Five For Fighting

I know I should have seen it coming.  I knew it was coming.  I should be more prepared.  I should have read books about this.  I should have talked to my mom about it more.  Heck, I should have-

 

What’s going on now?  Be nice!

 

Talked to other moms about it more.  But I didn’t, and now I don’t feel-

 

Knock it off!

 

Prepared.  Because-

 

Be good!  Stop harassing your bother!  Both of you!

 

I am now The Referee. 

 

Like I said I knew it was going to happen.  I mean my brothers and I harassed each other so much that I’m amazed my mom didn’t go prematurely gray, and my dad does blame his hair loss on it.  I just was hoping

 

If Evan is playing with the car, you cannot have it, Sean!  You have to wait until he is done.  Here take this car.

 

That I had a few more years, a few more months, just a few more wee-

 

Sean!  We do not throw cars at our brothers.  Time out!  Evan!  We don’t hit back!  Time out!

 

I need a goddamn whistle.  Hell, I need a penalty box.  F-it I need a drink.

 

I remember how my mom would point out other families whose kids never fought.  We explained to her that it was hidden, unnatural, weird.  Now I realize my words are coming back to bite me in the ass.

 

Boys!  You can play a duet on the piano.  Share!

 

Lately I have been barking the orders to share and to be nice.  And for the love of God, be good.  How hard it is to share?  How hard is it to play with another-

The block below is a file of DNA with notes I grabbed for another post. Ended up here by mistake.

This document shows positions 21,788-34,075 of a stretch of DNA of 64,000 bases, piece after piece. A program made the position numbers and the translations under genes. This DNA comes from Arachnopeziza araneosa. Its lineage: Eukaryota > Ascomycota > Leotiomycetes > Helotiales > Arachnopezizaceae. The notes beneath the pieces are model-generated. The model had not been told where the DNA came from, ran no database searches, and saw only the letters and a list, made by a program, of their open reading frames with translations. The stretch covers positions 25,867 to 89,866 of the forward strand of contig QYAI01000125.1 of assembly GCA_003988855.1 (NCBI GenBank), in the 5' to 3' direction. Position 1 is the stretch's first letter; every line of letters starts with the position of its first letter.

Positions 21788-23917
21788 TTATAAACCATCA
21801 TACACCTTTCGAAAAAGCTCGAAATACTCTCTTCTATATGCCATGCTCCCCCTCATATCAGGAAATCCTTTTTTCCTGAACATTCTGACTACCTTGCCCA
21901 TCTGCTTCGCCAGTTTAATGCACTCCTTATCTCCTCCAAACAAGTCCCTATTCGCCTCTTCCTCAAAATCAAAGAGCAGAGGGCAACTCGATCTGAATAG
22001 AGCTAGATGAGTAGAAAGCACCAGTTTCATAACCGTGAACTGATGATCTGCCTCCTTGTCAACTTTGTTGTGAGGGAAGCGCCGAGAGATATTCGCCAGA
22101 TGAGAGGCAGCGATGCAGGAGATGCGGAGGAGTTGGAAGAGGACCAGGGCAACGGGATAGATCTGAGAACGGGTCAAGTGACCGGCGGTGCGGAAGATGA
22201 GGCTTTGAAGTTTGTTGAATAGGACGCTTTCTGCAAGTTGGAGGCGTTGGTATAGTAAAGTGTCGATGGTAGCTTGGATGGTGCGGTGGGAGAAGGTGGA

We have two guitars.  You can each have one.  Take turns then!

 

So my job description sounds a little like this: maid, chef, dishwasher, laundress, chauffer, personal shopper, doctor, nurse, reader, filer, garbage collector, decorator, librarian, camp counselor, teacher, babysitter, and now Referee.

 

As The Referee, my job disc-

 

Evan, you stay on this side.  Sean, you stay on that side.  Now everyone has room to play.  Evan!  Don’t mess with Sean.

 

Description is to make sure that all injuries are due to accidents and not malice, to keep life as fair between siblings as humanly possible, and to make sure all rules with their penalties are enforced properly.

 

Now what?!

 

I need a time out.

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More Teenage Attitude . . . from a three year old.

I wanted Evan to pick out a color for an art project, and zombie Evan was watching a cartoon that was sucking out his brain, sip by sip. (Ok, it wasn’t THAT bad; it was Go, Diego, Go.  And when did we start watching it so much?)

 

Me: Evan, what color do you want?  Red, blue, or yellow?  (no response)  Evan?  (no response)  Evan.  (I moved straight in front of the TV.)  Evan. What color do you want?

 

Evan: Mommy, GET OUT OF THE WAY!

 

Me: Excuse me?

 

Evan: Mommy, get out of the way!  I’m watching TV!

 

Not anymore.  Click.

 

Me: You’re not going to watch TV until you are nice and polite.

 

Evan: (Stomping out of the family room, up the steps) I’m going to my room! (Just so we’re clear; Evan has to go to his room to deal with any temper tantrums)  (Evan stopped outside of the family room and turned around) I’m sorry, Mommy, for yelling and saying get out of my way.  (He came back to give me a hug and kiss.)

 

Me: I know.  You were just upset.

 

Evan: Now.  Get out of my way!

 

I think we have a failure in communication.

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